Another Yahoo! Auctions find. I was looking out for a 68K color PowerBook with video out. My choices were between the 540c and the 190. Due to the display plague affecting most of the 90's PowerBooks sold on Y!A, I had my eye on a good 190 with a bad display and a dead 5300 with a good display with a plan to combine the parts into something working, but then this one came up. The only problem it had was a missing display hinge plate, which seems to be a weak point on these machines.
Booting it up for the first time, it came right up, and had 7.5.5-J installed on it. All the apps had been deleted, but the system folder had traces of MIDI software.
The first thing I did was connect the machine over SCSI target disk mode to my PowerBook G3 and image the harddisk it came with, in case there were any gems in there that turned out to be important later.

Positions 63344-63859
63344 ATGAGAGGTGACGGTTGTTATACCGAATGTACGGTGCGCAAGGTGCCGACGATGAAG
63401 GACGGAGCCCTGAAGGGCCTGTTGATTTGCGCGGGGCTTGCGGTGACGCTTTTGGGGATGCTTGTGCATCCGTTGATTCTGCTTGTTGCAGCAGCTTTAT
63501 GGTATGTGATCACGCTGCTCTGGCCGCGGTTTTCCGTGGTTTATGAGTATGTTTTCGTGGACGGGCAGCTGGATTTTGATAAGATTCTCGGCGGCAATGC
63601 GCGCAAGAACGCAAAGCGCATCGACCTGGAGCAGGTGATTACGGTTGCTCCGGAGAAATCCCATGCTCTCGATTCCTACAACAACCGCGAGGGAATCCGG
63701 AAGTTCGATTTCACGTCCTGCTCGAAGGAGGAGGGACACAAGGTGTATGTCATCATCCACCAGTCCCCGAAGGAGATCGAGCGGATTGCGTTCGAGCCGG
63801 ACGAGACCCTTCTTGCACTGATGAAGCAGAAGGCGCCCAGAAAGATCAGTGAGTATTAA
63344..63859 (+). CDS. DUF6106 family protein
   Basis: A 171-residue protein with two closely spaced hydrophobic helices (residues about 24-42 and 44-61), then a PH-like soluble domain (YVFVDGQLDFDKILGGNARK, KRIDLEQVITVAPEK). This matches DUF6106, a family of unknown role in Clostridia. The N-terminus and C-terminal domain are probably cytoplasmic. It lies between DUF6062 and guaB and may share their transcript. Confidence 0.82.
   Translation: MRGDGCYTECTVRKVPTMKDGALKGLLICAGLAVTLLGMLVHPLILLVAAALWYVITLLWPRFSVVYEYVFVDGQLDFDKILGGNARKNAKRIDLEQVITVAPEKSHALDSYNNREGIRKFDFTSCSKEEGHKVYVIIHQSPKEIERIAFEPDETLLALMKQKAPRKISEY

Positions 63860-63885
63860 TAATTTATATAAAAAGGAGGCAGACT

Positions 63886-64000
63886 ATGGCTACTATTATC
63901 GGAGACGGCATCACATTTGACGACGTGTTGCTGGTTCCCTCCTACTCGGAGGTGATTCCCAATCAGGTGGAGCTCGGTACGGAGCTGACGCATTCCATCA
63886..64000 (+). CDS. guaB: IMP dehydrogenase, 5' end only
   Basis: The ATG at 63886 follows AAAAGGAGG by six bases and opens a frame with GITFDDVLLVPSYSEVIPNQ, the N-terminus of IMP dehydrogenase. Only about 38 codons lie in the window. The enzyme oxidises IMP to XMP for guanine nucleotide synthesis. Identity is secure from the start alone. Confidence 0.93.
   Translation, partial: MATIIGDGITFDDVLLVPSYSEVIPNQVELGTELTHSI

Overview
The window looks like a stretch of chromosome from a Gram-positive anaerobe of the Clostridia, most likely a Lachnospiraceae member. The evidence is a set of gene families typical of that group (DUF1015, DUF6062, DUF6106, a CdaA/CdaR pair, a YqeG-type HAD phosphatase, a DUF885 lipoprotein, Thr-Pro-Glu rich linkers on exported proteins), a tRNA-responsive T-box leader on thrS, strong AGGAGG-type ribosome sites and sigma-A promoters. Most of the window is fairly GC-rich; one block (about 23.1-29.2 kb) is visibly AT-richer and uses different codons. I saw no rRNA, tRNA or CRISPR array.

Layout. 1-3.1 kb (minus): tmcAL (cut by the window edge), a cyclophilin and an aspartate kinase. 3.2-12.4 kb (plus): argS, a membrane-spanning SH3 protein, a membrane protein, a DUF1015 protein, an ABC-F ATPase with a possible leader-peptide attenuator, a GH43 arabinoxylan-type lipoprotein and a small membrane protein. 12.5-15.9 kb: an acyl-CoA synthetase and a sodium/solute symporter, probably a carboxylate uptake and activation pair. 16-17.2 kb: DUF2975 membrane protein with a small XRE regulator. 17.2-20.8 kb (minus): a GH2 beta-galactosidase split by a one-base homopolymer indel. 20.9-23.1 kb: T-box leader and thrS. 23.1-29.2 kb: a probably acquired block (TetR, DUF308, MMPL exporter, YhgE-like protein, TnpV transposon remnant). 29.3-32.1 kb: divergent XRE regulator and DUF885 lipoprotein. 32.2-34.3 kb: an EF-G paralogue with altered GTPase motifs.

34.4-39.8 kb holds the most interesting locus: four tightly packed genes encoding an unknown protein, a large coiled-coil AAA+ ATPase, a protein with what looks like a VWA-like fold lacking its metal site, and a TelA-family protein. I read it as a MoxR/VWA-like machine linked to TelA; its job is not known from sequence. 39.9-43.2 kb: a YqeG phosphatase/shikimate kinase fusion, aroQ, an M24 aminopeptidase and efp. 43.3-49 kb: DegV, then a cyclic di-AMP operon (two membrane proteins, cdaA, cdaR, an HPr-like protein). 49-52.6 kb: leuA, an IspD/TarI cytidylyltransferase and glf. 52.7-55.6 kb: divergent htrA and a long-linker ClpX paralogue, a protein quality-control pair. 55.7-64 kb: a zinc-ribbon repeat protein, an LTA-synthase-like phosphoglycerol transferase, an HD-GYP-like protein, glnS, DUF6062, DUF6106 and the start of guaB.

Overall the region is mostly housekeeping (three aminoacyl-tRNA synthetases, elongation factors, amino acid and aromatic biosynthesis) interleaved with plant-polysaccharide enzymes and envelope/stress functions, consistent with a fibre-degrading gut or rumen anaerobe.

The next step was booting off an external SCSI CD-ROM drive with a System 7.5 CD-ROM, wiping the drive (takes 20 minutes for HD SC Setup to re-format a 500 MB drive!) and doing a clean install of 7.5.
One nice feature of the 540c is built-in Ethernet. SCSI target disk mode is handy when you need it, but since SCSI isn't hot-swap, continually rebooting devices to copy files is a PITA. So the first thing I did after the clean install was done was set up EtherTalk so I could copy files straight over the LAN. The built-in Ethernet on the 540c seems to max out at about 1.5 Mbit (using AppleShare, downloading a file in Netscape is even slower).